Image["Bronze Mask of a Satyr"]
Both locally produced and imported vessels were found in the graves at Vani; often side by side within the same grave. The inclusion of an imported vessel in a burial would indicate the wealth and status of the deceased.
Imports such as Attic kantharoi (drinking vessels) provide evidence of active commerce with mainland Greece; while silver vessels, such as situlae (buckets) and phialai (shallow drinking cups), show a strong stylistic connection from Persia. These vessels were often also made of precious materials, such as gold and silver.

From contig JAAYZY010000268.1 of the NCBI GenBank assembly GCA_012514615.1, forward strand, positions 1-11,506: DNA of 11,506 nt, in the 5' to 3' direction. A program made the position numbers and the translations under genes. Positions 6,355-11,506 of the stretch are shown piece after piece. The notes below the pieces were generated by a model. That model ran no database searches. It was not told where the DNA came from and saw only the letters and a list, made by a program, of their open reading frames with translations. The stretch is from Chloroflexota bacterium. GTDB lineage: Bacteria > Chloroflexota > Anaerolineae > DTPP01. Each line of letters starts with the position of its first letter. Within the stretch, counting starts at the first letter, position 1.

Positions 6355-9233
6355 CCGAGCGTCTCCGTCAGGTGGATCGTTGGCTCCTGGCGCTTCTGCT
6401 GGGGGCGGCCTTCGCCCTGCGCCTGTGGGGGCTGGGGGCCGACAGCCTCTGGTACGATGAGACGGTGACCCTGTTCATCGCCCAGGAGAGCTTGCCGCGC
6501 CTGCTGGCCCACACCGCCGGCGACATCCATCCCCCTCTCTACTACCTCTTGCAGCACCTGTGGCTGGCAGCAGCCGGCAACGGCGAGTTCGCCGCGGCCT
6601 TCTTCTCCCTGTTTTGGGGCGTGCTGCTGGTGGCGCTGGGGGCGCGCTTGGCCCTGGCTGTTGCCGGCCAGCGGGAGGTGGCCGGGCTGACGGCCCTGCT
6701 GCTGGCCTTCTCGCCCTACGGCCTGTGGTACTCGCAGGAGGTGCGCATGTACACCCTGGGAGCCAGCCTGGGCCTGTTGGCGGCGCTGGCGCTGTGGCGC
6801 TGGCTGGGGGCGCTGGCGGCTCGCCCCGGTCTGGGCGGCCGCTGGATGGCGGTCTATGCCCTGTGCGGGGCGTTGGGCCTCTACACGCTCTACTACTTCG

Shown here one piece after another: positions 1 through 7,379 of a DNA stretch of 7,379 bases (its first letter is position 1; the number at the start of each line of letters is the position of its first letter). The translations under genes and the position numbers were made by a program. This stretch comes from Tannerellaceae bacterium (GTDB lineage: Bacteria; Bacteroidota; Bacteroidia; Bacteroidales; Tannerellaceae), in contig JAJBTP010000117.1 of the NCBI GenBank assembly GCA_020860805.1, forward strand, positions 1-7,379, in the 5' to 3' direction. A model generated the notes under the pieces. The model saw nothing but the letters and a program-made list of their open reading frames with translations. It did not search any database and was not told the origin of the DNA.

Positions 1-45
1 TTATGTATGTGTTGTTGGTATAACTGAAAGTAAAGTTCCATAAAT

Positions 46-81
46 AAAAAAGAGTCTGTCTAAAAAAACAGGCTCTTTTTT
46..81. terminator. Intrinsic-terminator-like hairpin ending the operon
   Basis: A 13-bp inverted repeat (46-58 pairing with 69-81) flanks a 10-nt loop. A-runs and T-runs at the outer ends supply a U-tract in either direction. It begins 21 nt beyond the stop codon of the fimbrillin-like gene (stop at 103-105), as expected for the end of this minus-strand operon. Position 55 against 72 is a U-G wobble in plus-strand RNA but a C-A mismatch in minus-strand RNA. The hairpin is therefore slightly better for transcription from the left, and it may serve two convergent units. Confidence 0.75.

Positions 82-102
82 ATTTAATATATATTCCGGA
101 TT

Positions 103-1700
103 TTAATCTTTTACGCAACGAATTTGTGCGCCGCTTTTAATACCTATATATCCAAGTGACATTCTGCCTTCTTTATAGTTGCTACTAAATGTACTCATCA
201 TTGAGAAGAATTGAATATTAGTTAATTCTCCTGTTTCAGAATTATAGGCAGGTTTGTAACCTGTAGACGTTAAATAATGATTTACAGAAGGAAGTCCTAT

Objects of this kind, found in graves, provide valuable information about local wine drinking practices. For example, the absence of larger containers, such as kraters, commonly used for mixing wine with water, suggests that wine was served in the Persian, rather than the Greek, manner; undiluted and in smaller situlae.
Wine vessels were also found in religious contexts at Vani. Examples include amphorae found in a small sanctuary near the city gate and in the sanctuary dedicated to viticulture and (by the Hellenistic period) to Dionysos.